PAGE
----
“Everyone has something they can contribute,” Betty Murray states emphatically. And she is living, breathing proof of this. Fresh off winning a leadership award at the annual BC Patient Safety and Quality Council Forum last week, the energetic 89-year old says she is still “gobstopped” at being honoured for her work as a patient partner.
Murray’s first experience as a patient partner was with the Patient Voices Network. She was excited about teaming up with health professionals, staff and other patients. And today, she continues her volunteer efforts because it’s been so interesting, “I’ve learned something new every time I’ve gone to a committee meeting, a workshop or webinar. It has also given me insight into our health care system from an operational point of view.”
For the past seven years, Murray has been involved with Providence Health Care (PHC) in a wide variety of engagement opportunities. This includes participating on committees, attending forums and workshops, and giving presentations in conferences and panels. One of the highlights for her has been sitting on a hiring panel.
Life with five kids has given Murray a lot of ‘patient experience’
When asked about the kind of patient experiences have helped shape her expertise, she laughs, “First of all, I had five children. I would ‘supervise’ the physician who was actually doing the delivery to make sure everything was going right.”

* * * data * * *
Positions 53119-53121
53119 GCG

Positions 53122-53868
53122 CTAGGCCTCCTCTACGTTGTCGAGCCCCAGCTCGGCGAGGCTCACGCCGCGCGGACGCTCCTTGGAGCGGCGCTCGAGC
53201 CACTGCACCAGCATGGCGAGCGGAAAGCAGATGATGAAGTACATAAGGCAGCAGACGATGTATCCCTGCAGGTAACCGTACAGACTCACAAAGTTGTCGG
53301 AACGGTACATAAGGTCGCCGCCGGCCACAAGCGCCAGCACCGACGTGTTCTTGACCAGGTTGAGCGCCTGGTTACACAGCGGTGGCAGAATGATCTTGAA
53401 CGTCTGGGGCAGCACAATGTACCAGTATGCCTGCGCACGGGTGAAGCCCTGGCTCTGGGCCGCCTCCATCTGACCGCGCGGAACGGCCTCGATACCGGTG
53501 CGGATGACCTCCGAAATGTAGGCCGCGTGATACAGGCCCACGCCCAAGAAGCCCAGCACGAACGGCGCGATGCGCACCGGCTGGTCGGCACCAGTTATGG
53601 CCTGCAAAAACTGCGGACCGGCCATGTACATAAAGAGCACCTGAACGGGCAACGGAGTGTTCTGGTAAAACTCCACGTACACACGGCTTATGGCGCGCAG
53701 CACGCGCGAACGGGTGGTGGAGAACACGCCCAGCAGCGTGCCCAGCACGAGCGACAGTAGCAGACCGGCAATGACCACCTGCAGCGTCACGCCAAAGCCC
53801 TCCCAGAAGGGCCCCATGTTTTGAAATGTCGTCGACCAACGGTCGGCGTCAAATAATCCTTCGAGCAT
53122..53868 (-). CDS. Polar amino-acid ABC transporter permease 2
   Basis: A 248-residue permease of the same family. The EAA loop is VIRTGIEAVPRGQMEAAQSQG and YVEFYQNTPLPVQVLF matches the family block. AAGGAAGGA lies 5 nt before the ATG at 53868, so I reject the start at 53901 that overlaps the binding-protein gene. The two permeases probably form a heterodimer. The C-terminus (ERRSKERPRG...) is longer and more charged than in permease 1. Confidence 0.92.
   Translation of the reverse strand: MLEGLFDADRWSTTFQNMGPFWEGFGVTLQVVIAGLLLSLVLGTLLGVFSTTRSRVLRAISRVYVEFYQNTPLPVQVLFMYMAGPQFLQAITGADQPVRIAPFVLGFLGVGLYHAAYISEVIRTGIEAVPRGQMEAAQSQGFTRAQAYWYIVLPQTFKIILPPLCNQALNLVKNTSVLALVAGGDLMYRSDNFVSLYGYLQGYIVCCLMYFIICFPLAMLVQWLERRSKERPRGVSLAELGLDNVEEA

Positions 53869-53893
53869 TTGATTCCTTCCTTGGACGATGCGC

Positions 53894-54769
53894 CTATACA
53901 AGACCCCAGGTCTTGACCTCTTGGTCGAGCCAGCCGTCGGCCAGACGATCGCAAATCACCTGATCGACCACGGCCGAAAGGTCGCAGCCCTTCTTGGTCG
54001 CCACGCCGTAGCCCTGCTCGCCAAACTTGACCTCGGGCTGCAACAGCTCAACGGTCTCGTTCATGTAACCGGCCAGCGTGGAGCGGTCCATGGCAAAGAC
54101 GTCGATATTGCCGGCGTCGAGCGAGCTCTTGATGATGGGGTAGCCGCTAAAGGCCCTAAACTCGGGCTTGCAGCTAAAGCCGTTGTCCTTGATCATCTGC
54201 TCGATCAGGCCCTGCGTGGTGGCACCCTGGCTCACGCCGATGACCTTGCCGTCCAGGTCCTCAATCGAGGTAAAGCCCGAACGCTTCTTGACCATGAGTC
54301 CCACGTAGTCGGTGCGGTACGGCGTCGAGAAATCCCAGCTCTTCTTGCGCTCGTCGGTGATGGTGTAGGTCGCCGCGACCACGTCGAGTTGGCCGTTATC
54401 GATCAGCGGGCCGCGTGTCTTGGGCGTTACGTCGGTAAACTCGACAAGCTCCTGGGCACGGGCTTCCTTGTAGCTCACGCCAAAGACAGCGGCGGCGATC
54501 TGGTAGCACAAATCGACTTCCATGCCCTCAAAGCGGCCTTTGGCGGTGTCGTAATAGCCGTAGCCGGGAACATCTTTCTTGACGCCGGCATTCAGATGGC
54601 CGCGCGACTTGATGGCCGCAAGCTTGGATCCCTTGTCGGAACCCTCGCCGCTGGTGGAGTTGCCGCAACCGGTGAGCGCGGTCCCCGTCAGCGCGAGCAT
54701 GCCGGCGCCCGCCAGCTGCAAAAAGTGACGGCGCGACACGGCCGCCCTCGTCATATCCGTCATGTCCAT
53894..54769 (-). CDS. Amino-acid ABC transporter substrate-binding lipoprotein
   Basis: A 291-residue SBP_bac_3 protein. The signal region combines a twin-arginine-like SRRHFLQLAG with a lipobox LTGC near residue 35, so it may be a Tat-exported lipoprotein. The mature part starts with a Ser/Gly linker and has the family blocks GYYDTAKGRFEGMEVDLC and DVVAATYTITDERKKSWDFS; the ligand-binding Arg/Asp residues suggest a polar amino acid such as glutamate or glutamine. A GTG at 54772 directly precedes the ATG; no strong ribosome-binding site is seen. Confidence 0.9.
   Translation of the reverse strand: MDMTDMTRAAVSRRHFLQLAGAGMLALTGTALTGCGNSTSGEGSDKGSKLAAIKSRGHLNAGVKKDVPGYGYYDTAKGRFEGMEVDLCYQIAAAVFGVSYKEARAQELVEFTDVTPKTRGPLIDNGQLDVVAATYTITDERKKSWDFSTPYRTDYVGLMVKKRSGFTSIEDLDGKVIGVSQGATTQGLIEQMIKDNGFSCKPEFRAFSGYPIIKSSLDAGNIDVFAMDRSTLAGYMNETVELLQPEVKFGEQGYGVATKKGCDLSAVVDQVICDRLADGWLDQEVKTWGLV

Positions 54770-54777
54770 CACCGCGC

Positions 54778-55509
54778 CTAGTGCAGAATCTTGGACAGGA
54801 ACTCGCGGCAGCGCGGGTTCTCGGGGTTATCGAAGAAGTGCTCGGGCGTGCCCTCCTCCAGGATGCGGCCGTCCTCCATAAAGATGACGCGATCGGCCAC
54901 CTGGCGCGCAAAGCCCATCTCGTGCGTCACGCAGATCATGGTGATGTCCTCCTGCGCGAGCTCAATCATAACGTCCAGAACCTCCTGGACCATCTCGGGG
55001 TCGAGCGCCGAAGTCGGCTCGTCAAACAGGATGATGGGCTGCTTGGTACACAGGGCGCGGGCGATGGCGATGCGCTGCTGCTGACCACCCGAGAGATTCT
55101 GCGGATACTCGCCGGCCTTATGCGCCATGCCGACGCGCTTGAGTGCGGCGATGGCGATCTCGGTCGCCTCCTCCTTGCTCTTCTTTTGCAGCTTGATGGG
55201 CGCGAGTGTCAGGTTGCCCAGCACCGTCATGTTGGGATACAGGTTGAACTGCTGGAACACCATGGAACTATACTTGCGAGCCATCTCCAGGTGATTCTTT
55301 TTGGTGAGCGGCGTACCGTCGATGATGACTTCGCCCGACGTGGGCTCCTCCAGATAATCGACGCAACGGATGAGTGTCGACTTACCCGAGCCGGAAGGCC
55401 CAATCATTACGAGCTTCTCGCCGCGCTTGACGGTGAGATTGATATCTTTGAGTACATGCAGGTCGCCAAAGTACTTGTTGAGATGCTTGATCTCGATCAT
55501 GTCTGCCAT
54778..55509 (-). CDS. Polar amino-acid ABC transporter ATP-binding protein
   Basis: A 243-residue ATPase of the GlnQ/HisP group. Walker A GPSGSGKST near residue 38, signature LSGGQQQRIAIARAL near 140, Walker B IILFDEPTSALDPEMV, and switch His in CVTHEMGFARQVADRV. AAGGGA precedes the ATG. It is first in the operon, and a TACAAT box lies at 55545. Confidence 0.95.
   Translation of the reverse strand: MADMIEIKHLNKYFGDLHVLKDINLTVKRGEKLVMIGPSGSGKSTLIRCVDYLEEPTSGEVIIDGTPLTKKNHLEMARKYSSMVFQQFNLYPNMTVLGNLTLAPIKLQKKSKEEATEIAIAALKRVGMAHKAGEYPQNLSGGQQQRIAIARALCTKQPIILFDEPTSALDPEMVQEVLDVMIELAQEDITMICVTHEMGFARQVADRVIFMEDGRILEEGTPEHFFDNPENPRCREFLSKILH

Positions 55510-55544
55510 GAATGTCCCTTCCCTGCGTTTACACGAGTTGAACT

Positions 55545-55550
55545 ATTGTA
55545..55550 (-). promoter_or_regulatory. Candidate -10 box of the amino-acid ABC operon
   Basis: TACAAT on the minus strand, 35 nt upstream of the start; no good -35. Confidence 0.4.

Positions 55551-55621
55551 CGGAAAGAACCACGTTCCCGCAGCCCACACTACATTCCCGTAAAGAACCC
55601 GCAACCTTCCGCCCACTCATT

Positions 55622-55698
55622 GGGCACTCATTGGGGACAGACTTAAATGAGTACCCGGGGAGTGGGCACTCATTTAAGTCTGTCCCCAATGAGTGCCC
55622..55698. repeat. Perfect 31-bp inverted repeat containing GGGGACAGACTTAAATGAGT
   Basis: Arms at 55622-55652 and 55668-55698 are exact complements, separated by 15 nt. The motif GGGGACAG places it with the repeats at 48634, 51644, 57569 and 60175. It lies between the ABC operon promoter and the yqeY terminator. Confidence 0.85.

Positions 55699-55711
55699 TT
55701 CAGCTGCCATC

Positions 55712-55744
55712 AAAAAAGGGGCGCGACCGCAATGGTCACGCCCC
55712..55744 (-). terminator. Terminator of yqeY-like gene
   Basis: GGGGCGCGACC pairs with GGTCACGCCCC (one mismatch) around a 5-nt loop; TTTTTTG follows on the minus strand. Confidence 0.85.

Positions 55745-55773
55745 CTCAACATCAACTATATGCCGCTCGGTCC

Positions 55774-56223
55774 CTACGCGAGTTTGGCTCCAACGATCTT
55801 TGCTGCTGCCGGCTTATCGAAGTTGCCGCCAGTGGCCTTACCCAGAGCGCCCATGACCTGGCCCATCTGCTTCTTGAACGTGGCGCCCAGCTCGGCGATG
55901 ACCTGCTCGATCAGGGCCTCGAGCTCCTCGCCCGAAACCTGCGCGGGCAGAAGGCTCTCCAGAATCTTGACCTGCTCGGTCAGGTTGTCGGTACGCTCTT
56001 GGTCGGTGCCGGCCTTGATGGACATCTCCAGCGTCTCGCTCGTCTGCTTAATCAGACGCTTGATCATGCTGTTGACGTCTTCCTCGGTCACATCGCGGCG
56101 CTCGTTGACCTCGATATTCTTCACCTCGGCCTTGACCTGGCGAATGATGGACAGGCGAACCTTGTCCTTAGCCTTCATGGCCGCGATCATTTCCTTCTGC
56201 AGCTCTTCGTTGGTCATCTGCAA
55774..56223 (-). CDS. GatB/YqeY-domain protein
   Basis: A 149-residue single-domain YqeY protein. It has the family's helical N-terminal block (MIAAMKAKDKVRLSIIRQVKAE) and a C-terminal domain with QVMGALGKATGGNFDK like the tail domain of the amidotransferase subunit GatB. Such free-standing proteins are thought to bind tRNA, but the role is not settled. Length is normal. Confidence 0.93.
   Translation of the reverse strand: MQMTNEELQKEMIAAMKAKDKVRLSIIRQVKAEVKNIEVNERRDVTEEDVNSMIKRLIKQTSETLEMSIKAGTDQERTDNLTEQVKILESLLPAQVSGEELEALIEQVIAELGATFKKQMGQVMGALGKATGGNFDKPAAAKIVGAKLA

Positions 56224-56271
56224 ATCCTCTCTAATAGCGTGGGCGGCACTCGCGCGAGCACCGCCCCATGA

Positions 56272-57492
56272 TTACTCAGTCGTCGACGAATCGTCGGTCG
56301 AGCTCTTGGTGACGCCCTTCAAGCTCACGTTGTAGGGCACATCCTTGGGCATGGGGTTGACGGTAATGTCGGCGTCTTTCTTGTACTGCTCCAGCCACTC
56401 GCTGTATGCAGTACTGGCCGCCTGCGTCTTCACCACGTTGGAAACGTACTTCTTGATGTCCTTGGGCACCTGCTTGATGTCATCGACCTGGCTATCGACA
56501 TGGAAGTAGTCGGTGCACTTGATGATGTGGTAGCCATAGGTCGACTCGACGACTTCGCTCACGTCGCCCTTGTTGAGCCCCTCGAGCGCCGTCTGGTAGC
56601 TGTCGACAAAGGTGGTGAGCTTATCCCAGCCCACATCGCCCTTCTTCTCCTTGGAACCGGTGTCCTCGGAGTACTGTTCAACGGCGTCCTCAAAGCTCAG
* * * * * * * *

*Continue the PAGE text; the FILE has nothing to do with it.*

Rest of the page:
She jokes that with five children, there was always someone needing medical attention. Her husband had a serious head injury, there was a car crash, several broken limbs and other various injuries. Murray herself has had an aneurysm, a gall bladder removed, and most recently kidney stones.
Helping other patients become partners
Known for always being one of the first to arrive at meetings, Murray positions herself in the room so she can hear all of the conversation. She recently became the first patient partner to attend regular Safety Learning System meetings within PHC. Her contribution was so valuable that the organization’s board decided to bring a second patient partner to the team. Murray promptly put together a “curriculum” for training the new patient. She also arranged to meet them before and after every meeting.
“There are so many changes being made by working with patients and families that will benefit all people,” says the grandmother of 10.
In addition to her work at PHC, Murray has been a huge asset to many other groups: Vancouver Coastal Health’s Community Engagement Advisor Network; British Columbia College of Nursing Professionals’ Inquiry Committee; the BC Patient Safety & Quality Council’s Quality Academy; and most recently as a UBC Health Mentor.
Murray is still recovering from her kidney stone operation so she isn’t quite back up to full speed yet. But she encourages others to get involved, in whatever way they can. She says you don’t even even need to be a ‘regular’ of the medical system, “Just think of it from the aspect of ‘how do you want your mother treated, or your father, or your children?’ It’s really that simple.”
With files from the original BC Patient Safety and Quality Council story.